"Innocent people should never have to fear such violence when going about their daily lives, and New Zealand stands alongside the UK in the fight against terrorism and violent extremism," he said on Thursday morning.

"Our thoughts are with the people of London, and in particular with the victims of today's shocking attack, and their families and friends," Mr English said.

While Australian authorities have stepped up security at Parliament House in Canberra, Deputy Prime Minister Paula Bennett said she feels safe with the current security measures in Wellington.

"We're always conscious that it's an unsettled world out there and we're part of it, but I don't think we need to be unduly worried," she said.

"I think we've got good security around here, we are watching those that we think might be dangerous - that's part of our security arrangements - and I certainly feel confident being here."

Parliamentary Services in Wellington believe there is no increased threat in New Zealand.

"Established processes are in place to continuously assess security threat levels at Parliament. Our current assessment is there is no increased threat to New Zealand's Parliament," a spokesperson told NZ Newswire.

The Ministry of Foreign Affairs and Trade believes no New Zealanders were caught up in the attack.

"We advise New Zealanders in London to avoid the Westminster area, follow any instructions issued by the local authorities and let family in New Zealand know they're safe and well," an MFAT spokesman said.

2.37pm: US President Donald Trump's son has today criticised the mayor of London in the immediate aftermath of the attack.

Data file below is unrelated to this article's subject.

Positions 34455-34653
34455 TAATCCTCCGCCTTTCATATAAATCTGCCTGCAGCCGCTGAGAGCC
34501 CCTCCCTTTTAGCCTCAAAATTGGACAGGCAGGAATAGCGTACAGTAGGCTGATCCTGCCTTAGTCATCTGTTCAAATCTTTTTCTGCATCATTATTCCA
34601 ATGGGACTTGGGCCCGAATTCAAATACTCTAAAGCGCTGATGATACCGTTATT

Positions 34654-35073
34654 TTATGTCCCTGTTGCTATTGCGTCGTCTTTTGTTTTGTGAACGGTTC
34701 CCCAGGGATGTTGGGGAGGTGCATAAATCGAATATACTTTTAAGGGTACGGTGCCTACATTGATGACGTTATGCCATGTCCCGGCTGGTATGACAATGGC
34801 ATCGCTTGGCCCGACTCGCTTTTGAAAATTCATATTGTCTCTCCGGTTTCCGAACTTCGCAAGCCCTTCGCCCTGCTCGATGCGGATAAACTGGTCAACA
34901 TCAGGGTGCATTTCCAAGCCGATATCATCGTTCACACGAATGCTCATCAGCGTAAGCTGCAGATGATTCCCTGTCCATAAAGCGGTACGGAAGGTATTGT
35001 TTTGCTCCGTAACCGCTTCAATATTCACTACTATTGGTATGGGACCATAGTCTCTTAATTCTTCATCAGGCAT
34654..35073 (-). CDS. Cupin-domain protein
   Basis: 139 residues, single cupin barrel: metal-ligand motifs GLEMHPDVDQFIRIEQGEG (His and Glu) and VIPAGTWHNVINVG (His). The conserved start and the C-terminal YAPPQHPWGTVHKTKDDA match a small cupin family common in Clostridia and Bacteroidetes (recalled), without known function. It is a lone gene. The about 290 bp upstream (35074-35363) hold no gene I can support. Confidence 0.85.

"You have to be kidding me?!" Donald Trump Jr. tweeted, as he shared an article from The Independent, and paraphrased its headline as: "Terror attacks are part of living in big city, says London Mayor Sadiq Khan".

2.29pm: Two of the three injured police officers are in a serious condition.

Another officer, Keith Palmer, who lost his life in the attack was unarmed when he was targeted.

Assistant Commissioner Rowley said police are operating under the assumption that the attacker was "inspired by international terrorism".

2.17pm: A woman, believed to have fallen from Westminster Bridge during the “terror attack”, is fighting for life after being pulled from the River Thames.

A Port of London Authority spokesman told the Evening Standard the woman was rescued just before 3pm local time.

“A female member of the public was recovered from the water near Westminster Bridge.

“She is alive but undergoing urgent medical treatment on a nearby pier.

“We believe she fell from the bridge," the spokesperson said.

Footage has been released that shows a woman falling into the River Thames as a car speeds across Westminster Bridge.